You may have to click on the photo above to see it, but that's the Golden Gate Bridge and Marin Headlands in the far distance. Most of those who guessed where I was considered the hills above Oakland, which certainly makes sense, but JRepka came closest when he speculated that I might have been using a zoom lens while standing on Mount Diablo. That's exactly what I was doing.
Mt. Diablo holds a special place in California history. Anyone who owns property in the central part of the state quite likely owes the accurate locations of their land to the presence of the peak at a sort of structural nexus over the Sacramento Delta. The peak is relatively short, not even quite 4,000 feet, but its position allows one to see an incredible swath of real estate, from Lassen Peak to the north, to the vicinity of Sequoia National Park to the south, much of the Central Valley, and the Bay area from Loma Prieta Peak to St. Helena Peak. Soon after California became a state, Diablo was selected as the initial survey point for the grid pattern that established property lines in the state: the Township and Range System.
Without going into gory detail (that privilege belongs to the unfortunate students in my lab this week), the Township and Range system established consistent survey boundaries at a time when the federal government was using the prospect of free land to aid in the "settlement" of the western United States in the late 1800's and early 1900's (we shall disregard for the moment the fact that numerous Native Americans had lived on that land for centuries, and had to be "cleared" off of it to make room for "settlers"). By occupying and farming the land for five years, practically anyone could own their own piece of land.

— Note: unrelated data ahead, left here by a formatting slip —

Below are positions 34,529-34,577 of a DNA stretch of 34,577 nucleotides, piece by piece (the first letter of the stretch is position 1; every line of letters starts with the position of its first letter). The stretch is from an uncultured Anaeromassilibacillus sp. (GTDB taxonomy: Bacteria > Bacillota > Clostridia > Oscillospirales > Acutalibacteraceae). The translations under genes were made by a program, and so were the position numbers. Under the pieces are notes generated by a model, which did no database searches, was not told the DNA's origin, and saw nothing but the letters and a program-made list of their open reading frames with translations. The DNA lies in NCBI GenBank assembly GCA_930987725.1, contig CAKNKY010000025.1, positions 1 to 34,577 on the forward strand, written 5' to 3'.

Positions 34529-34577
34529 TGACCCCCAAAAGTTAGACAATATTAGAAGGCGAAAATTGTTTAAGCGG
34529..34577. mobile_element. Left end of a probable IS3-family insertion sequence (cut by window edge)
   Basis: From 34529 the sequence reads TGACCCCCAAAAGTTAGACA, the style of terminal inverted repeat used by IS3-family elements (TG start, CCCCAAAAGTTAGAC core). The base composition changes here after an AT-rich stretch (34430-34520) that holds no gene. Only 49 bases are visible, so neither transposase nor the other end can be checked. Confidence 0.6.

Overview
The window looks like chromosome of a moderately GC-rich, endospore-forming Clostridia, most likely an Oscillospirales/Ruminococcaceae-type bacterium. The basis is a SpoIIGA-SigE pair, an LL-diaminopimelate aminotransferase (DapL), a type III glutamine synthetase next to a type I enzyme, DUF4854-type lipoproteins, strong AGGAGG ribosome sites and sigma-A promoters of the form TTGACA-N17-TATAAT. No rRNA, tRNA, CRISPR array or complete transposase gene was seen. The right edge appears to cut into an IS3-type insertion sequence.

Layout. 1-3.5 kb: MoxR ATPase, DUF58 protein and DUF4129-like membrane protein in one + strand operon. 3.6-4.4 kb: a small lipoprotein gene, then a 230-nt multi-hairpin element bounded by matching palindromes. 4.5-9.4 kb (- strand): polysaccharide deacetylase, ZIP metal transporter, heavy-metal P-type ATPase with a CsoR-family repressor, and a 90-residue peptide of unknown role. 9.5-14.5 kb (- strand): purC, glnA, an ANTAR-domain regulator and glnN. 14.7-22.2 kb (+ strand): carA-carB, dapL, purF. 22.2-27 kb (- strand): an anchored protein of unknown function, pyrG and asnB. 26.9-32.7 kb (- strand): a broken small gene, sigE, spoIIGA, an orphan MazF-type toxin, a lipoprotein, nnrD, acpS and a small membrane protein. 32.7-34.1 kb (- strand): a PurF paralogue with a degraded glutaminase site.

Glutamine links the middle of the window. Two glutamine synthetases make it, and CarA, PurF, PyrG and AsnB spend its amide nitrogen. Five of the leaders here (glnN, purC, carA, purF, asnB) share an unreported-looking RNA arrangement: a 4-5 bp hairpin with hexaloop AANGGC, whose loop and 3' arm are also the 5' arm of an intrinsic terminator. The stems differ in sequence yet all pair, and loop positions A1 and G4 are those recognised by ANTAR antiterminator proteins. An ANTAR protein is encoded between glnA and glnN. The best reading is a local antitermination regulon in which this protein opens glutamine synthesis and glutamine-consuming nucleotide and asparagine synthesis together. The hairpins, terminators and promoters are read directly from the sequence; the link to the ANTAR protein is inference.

The spectacular view from the summit led early on to claims that Mt. Diablo had the greatest "viewshed" in the world (viewshed: the total amount of land visible from the summit). This claim has been debunked, but the misconception persists. The fact doesn't detract from the stunning vista from the summit observation deck.
The name of the peak relates to a story from the early 1800's when some Native Americans (Chupcans) escaped Spanish control and hid in a willow thicket. The Spanish soldiers called the place the "Thicket of the Devil" (Monte del Diablo), but the name was later misinterpreted as Mount Diablo.
The peak and surrounding landscape is protected today as Mt. Diablo State Park, which encompasses some 20,000 acres (park brochure here). The park is nicely developed with picnic areas, group and individual campsites, and an extensive system of hiking trails. The park is very popular with Bay Area folks, but I suspect the mountain is little known outside of California. It is well worth a visit when you are in the region.
Lessee, the park's name, the survey stuff, the park facilities, the view, what am I forgetting? Oh, there's no description of the geology of the park. It's fascinating, but too extensive to cover tonight. Look for it in a coming post!
The Other California is my series on the lesser-known but geologically interesting corners of my beautiful state.